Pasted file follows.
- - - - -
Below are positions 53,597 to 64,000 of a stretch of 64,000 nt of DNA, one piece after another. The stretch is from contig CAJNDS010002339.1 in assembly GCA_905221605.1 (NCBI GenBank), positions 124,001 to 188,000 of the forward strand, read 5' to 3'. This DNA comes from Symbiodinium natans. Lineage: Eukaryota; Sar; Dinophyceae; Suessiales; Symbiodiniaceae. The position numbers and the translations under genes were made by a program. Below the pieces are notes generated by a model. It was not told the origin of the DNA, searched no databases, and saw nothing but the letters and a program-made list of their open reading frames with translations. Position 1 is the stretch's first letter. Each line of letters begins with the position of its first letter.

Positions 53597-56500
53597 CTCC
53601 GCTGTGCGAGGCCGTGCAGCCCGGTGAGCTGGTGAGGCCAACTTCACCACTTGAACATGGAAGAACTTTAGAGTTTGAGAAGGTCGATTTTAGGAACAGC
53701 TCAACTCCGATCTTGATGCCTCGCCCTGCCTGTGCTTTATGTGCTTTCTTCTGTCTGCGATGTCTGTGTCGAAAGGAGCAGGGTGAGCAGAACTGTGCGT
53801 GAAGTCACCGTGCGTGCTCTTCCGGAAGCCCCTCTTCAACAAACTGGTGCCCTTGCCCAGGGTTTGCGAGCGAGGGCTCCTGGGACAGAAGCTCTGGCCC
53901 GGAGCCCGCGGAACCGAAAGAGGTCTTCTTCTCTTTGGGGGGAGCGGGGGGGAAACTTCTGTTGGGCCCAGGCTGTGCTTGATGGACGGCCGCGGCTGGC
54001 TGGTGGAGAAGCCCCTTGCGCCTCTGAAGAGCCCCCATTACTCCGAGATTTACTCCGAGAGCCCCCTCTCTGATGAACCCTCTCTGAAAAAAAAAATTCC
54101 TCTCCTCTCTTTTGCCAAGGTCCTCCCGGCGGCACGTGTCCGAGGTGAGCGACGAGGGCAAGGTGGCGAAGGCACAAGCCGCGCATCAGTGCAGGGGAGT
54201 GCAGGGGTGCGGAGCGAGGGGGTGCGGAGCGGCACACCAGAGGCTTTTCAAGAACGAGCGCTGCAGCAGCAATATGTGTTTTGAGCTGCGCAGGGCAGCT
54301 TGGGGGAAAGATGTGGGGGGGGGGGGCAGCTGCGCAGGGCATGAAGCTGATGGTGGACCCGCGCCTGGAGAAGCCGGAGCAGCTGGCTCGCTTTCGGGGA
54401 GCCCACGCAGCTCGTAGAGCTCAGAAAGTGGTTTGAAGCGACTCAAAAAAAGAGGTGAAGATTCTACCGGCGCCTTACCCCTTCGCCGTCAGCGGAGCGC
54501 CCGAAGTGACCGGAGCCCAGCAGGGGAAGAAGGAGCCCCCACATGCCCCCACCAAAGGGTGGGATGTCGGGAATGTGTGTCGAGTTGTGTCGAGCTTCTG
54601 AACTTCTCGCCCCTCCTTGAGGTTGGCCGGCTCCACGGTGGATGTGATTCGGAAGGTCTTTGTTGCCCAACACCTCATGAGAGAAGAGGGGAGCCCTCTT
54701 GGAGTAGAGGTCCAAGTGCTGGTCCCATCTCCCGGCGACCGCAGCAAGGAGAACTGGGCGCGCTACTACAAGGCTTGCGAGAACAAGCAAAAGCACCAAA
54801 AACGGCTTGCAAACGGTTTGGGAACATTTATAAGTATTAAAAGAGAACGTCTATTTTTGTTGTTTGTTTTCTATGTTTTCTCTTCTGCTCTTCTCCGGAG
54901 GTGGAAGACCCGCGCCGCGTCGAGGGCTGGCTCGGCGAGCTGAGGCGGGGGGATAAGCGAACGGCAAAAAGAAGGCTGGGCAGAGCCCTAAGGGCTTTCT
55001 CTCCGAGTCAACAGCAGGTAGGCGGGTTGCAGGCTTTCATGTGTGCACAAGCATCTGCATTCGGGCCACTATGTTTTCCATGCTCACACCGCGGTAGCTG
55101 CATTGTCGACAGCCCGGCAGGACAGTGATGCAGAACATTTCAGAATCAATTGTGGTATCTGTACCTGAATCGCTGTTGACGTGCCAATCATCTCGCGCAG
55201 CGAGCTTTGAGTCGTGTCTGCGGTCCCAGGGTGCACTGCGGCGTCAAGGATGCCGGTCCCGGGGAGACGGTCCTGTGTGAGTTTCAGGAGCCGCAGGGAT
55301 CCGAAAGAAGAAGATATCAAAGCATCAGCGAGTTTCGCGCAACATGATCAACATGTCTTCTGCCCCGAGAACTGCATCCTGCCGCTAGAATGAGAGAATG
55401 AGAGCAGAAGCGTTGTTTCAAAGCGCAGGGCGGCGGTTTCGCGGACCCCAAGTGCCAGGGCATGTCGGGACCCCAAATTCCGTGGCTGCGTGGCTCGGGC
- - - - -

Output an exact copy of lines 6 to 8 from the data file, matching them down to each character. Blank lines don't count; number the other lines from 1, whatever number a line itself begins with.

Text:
53801 GAAGTCACCGTGCGTGCTCTTCCGGAAGCCCCTCTTCAACAAACTGGTGCCCTTGCCCAGGGTTTGCGAGCGAGGGCTCCTGGGACAGAAGCTCTGGCCC
53901 GGAGCCCGCGGAACCGAAAGAGGTCTTCTTCTCTTTGGGGGGAGCGGGGGGGAAACTTCTGTTGGGCCCAGGCTGTGCTTGATGGACGGCCGCGGCTGGC
54001 TGGTGGAGAAGCCCCTTGCGCCTCTGAAGAGCCCCCATTACTCCGAGATTTACTCCGAGAGCCCCCTCTCTGATGAACCCTCTCTGAAAAAAAAAATTCC